The Piedmont Environmental Council (PEC) and the Thomas Jefferson Planning District Commission (TJPDC) are working with communities in the Charlottesville and Albemarle urban core to envision and implement a comprehensive network of connective bicycle and pedestrian trails and greenways. The project is supported by a Strengthening Systems grant from the Charlottesville Area Community Foundation.
PEC is taking the lead on a robust campaign of community engagement and mobilization to collect information and build support for TJPDC ‘s already-underway Jefferson Area Bicycle and Pedestrian Plan. This involves both data collection and community organizing. Successful projects with equitable outcomes involve the people they serve at a deep level and that is what we are doing.
Phase One of the project will end in the Autumn of 2018 with a combined community area bike/pedestrian plan. It will be a traditional planning document with research-based recommendations on routes, resources and timetables. It will also be a statement of community values and priorities. Its findings will reflect the community’s desires–and we haven’t learned those yet.
Project timeline for TJPDC and PEC.
It is likely that the plan will identify a finite number of corridors or strategic opportunities, prioritize them based on cost/benefit (which includes desirability), and identify a few for immediate action. To the extent possible within the project scope, we will identify specific resources and action steps for implementation.
No plan means very much if it stays on the shelf and this project is designed to bring a long-latent vision to fruition. Phase Two (which begins in late 2018) will mobilize the community network from Phase I to drive legislative action, fundraising and on-the-ground implementation. All of the ingredients for a world-class network of greenways that connect our community are already present in Charlottesville and Albemarle. The community rightly expects positive change today and this project will marshall those forces and keep them focused going forward. The work will surely need to continue past the project’s current Autumn 2019 end date.
How are we doing our outreach?
Layered network strategy. Each layer of engagement carries cumulative levels of involvement and channels of communication.
Charlottesville/Albemarle is full of smart people who are passionate and have been thinking through the related issues and many have honed ideas to share. We also acknowledge that there are many whose voices have not always been heard or who don’t self-identify as activists. We are connecting with both.
We started with an advisory group comprised of professionals who bring experience and institution-level resources to the project. There are staff and representatives from the City, County, and Commonwealth, and others with related areas of expertise. We have a broad view of the project and its implications and there are representatives from organizations working on affordable housing, public health, fitness, education, human and economic development, heritage, and the environment. We meet with them periodically as a group and check in with each of them regularly. That group is evolving and will continue to do so over time.
Facilitators’’ summary of common themes from the fall 2017 Cypherways event.
We meet almost daily with community leaders, activists and stakeholders individually and in small groups. These discussion bring ideas, perspectives and resources. Everyone’s opinion matters and we would be glad to hear from you (just email Peter Krebs at firstname.lastname@example.org). We also host occasional events such as our kickoff, cypherways, webinar viewings, and more. Check our Facebook group for the latest scheduled gatherings.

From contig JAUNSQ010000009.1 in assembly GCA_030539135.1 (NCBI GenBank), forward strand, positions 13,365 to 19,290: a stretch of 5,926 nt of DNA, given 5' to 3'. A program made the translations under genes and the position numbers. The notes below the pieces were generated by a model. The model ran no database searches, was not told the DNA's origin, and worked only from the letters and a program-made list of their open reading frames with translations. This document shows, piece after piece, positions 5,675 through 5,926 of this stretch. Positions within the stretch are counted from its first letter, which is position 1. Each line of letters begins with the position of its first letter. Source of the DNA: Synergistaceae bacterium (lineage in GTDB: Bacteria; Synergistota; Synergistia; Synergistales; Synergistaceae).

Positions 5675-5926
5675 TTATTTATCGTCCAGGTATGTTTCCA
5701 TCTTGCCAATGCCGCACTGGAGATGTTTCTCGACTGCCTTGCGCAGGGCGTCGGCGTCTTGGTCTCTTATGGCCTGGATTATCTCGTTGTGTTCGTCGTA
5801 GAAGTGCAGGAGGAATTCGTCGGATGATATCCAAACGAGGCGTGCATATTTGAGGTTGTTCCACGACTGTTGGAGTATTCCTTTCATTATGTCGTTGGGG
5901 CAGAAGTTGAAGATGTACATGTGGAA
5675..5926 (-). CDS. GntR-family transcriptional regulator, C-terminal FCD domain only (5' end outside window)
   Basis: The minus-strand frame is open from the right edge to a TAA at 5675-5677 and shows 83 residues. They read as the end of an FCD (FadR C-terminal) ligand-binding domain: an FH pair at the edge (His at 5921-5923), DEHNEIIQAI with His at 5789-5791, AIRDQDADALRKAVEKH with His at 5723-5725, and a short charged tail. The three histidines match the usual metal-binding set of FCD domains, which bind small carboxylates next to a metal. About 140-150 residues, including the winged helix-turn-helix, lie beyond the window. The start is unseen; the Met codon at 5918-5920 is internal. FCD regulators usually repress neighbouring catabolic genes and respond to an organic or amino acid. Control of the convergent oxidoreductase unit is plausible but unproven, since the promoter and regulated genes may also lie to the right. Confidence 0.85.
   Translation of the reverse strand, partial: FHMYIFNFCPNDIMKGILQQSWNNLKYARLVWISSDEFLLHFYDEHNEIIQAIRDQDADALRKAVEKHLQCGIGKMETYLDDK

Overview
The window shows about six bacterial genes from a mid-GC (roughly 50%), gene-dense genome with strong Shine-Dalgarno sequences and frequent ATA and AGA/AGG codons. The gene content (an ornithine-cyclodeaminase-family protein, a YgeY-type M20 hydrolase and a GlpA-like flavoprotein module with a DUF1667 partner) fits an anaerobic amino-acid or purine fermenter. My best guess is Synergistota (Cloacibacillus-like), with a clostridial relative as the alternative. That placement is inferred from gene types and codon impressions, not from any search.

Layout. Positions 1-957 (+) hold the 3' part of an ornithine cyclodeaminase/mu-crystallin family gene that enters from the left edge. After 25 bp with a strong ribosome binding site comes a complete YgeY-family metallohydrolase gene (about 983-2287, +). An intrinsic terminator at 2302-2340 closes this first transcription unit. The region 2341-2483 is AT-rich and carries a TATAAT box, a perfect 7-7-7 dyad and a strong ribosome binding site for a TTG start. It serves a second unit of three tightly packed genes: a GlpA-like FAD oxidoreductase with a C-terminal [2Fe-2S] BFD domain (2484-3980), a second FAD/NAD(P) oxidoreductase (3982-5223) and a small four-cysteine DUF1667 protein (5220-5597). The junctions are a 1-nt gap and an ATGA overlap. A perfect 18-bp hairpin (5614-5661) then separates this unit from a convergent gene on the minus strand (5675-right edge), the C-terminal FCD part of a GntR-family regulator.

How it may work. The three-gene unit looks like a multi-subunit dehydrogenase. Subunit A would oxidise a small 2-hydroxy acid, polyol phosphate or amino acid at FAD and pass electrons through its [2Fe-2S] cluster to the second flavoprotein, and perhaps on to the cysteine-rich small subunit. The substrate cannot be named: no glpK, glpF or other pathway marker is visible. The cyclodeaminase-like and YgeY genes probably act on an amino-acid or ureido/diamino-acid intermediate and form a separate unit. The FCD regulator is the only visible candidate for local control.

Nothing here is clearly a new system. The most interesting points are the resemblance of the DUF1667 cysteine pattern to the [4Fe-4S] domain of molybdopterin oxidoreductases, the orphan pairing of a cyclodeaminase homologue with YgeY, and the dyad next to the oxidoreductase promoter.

We’re not waiting for ideas to come to us and we’re not just listening to the “usual suspects.” We are getting out into communities where people are and talking to them in settings where they are comfortable. We are showing up at neighborhood meetings, community events and celebrations. We are allying with community champions and actively seeking new perspectives. When appropriate we will have translators.
Why are we doing this?
Trails and greenways connect people to employment, education, recreation and provide opportunities for fellowship and self-improvement in a restorative, natural environment. Communities that are connected by trails and greenways are healthier, more socially cohesive and more prosperous. Benefits include community health, economic development, social cohesion, reduced traffic, a cleaner environment, increased tourism, and more transportation options.
Charlottesville and Albemarle are one community. Like the natural systems on which we all depend, our lives transcend municipal and social boundaries. By working together and bringing as many perspectives as we can, we will devise a sound plan with broad-based support. That robust support network will also provide energy for implementation over several years and ultimately own the result.
How You can Help
Participants identifying where they live (blue) and work (yellow), plus their favorite outdoor places (green) and least favorite barriers (red) at the fall 2017 Kickoff event.
- Sign our petition to add your voice to the call for a more connected community
- Indicate your routes and destinations and obstacles with TJPDC’s WikiMap
- Help us get the word out through your social network
- Suggest other voices that should be part of the discussion
- Invite us to one of your events or meetings
- Join the discussion on our Facebook group
- Volunteer your time, talents and skills. We need all the help we can get!
- Share your ideas and vision! (send an email to Peter Krebs at email@example.com)